Wanted Missing Life Skills

Recently I was at a large honors convention of community college students as an advisor, when a young man I knew came up and asked me if I knew how to iron. The final night of the conference was a large banquet and his dress shirt had become wrinkled during travel. A young woman standing next to him asked if I could repair a hem, and another if I could sew on a button. Why me? Perhaps I looked like someone who was adept at “adulting” after all I was of a particular age (however we all know that is no guarantee). I questioned these students, did they not know how, or were they lacking the equipment? The answer was they had never been taught, and had, in fact, never seen anyone do these things. We arranged for an impromptu lesson on ironing, hemming, and sewing on a button. These students wanted to know where I learned these skills. As I completed the tasks, I taught, and talked about the skills I learned from my grandmother, my mother, and in high school. Imagine the look of surprise on their faces when I explained that one could darn socks rather than replacing them! Not only ironing and sewing, but also cooking—not with boxed mixes but assembling individual ingredients. None of the students (and many others) could make something as simple as scrambled eggs, a grilled cheese sandwich, or a modest soup. Sadly, I wasn’t shocked to learn about the lack of training from grandmothers and mothers, due to the fracturing of families and the need for the dual-income for many families. Why and when did this become the norm? I remember fondly trying my hand at French cuisine, cake decorating, and sewing during my own Home Ec classes. My own sons (who are now 29 and 38) both took Home Economics. What happened to the classes since they were in high school? I believe it’s the disappearance of classes such as home economics, that have left a generation without the necessary skills to be self-reliant.

The Case for Teaching Life Skills in the Classroom

Have Home Economic classes truly disappeared or are they just not as popular or required curriculum any longer? NPR explores this question on The Salt section of its site:“Despite A Revamped Focus On Real-Life Skills, ‘Home Ec’ Classes Fade Away.” The Salt reports, “These courses haven’t gone away entirely, but their presence in schools is dwindling. In 2012 there were only 3.5 million students enrolled in FCS [Family and Consumer Sciences] secondary programs, a decrease of 38 percent over a decade.” What does that mean in numbers for recent years? According to The Guardian, only 32,062 took the class in 2012. In a rapidly expanding world of service, where you can hire anyone to provide essential tasks, such as sewing and cooking, attention to learning basic skills has declined. However, there is a movement to re-learn these skills. I asked a highly accomplished grad student in her mid-twenties what she thought about life skills and whether her generation was witnessing a decline in basic skills. She replied, “The drive to learn self-sustaining skills are coming back, taught by new waves of technology, honestly mostly at the lowest income levels. Platforms like Pinterest and YouTube are actually bringing these skills back. Classmates (mostly younger than me, and I’m 26) looking to save money, out of environmental consciousness, or out of genuine curiosity often spend hours on tutorials about how to clean their suits without paying for dry cleaning, how to cook healthy foods, how to mend clothes instead of buying new ones.” The internet often shows seekers HOW not Why these skills are essential, which younger generations are missing entirely—which can lead to other complications in “adulting.” Additionally, reading instructions or viewing a video on how to complete a task may not be enough. Sometimes, learning needs to take place in a hands-on environment.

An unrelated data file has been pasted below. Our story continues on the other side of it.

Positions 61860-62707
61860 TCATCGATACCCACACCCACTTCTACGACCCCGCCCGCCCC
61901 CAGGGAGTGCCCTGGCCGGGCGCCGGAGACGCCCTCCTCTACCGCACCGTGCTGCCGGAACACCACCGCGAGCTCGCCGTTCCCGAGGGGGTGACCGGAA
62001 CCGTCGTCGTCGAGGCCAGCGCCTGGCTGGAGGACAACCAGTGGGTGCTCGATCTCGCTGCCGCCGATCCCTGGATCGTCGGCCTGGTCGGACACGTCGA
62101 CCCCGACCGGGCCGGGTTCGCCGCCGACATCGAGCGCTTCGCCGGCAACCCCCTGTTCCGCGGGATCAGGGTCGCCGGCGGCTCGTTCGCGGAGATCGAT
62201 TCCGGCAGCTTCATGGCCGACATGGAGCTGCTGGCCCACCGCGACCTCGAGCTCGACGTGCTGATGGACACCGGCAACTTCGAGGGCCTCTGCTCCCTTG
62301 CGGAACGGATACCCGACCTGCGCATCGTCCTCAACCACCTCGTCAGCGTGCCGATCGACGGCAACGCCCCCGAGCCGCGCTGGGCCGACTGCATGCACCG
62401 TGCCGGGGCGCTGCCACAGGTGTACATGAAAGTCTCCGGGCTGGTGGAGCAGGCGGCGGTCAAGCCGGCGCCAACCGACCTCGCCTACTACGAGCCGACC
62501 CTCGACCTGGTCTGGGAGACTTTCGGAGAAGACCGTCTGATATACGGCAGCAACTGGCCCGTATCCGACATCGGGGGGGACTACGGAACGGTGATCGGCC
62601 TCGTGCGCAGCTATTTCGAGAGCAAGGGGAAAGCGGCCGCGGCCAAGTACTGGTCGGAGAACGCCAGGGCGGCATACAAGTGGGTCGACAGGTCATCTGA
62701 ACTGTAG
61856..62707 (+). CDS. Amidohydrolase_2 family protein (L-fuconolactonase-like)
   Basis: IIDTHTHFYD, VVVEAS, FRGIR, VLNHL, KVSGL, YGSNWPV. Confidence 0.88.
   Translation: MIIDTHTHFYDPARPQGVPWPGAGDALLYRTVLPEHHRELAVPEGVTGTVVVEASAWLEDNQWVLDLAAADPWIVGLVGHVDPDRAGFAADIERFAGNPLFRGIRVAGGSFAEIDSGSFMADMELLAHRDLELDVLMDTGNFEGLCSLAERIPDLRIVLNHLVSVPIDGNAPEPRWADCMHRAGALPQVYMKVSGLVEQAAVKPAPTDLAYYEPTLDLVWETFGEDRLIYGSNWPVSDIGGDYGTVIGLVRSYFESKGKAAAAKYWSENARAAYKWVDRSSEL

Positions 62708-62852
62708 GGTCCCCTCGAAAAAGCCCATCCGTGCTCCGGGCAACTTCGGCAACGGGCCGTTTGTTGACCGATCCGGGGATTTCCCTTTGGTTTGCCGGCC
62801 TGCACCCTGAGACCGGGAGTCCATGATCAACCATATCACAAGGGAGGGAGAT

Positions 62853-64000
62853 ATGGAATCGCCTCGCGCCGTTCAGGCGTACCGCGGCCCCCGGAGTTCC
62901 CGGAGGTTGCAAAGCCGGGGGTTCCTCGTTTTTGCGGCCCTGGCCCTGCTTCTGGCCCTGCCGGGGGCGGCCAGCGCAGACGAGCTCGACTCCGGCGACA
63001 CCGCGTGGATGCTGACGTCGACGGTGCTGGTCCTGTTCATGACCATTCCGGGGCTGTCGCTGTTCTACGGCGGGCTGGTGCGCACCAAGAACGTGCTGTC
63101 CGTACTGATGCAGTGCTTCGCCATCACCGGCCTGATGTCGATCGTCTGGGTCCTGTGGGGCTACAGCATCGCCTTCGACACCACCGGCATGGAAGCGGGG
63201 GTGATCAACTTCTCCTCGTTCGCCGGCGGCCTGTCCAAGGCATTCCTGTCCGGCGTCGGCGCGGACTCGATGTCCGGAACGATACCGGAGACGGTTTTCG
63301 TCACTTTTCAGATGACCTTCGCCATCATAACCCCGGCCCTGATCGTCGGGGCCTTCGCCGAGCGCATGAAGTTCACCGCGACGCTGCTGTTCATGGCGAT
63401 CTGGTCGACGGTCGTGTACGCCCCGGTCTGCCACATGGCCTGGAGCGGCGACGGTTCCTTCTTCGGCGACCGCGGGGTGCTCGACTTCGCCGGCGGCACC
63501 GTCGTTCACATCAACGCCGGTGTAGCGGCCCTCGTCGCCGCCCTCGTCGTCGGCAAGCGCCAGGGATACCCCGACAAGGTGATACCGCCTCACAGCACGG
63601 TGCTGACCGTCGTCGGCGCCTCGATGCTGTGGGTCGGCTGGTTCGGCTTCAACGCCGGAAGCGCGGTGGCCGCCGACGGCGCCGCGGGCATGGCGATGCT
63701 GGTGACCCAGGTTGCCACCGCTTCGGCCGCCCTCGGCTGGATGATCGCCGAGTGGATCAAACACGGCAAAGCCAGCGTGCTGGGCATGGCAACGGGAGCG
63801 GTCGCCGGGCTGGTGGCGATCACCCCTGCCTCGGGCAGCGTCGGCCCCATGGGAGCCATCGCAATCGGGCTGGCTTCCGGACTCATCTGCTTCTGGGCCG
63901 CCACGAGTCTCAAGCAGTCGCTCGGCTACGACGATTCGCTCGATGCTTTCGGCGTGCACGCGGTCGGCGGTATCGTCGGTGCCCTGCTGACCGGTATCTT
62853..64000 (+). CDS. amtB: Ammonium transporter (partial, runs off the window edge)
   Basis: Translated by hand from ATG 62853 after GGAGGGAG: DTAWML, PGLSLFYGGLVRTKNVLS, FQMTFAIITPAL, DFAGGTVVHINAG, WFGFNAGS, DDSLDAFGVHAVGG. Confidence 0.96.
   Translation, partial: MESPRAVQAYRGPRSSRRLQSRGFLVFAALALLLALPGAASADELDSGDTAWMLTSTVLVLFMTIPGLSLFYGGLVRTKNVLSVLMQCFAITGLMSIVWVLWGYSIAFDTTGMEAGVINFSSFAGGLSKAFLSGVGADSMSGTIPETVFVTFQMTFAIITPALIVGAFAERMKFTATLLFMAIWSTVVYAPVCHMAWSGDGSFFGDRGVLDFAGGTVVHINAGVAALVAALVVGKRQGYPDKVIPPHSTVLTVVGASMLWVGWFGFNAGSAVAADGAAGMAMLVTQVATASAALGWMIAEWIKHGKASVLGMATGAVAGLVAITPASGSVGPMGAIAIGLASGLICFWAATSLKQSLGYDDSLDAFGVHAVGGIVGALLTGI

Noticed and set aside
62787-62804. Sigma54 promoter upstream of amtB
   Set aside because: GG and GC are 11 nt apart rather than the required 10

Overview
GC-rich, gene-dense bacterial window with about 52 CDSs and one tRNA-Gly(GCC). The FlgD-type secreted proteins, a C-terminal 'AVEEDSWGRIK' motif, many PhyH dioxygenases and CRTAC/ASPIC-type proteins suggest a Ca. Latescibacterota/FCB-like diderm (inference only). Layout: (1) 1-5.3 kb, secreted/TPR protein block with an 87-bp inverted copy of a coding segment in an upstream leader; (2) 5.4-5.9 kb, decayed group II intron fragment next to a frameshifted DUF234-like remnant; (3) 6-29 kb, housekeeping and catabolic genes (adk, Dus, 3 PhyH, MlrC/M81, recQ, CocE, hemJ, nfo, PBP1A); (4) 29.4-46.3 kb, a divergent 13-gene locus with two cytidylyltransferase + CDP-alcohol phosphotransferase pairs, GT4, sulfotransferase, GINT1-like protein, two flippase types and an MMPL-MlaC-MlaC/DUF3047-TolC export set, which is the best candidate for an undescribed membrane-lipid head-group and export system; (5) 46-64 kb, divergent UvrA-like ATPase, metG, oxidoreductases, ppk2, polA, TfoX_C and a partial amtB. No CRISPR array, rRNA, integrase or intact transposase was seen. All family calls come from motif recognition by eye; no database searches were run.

The Call For Action

It is time for individuals to contact our local school boards, local colleges, community education boards, and request the reintroduction and requirement of hallmark classes such as home economics. Gather together individuals who possess basic skills and offer free community classes. Are we prepared to have a generation who lack the basic skills of self-care? What happens to future generations as the skills are completely lost? It is our duty to take steps to prevent this from happening.





Danovich, Tove. “Despite A Revamped Focus On Real-Life Skills, 'Home Ec' Classes Fade Away.”NPR, NPR, 14 June 2018,

Avie Layne 2012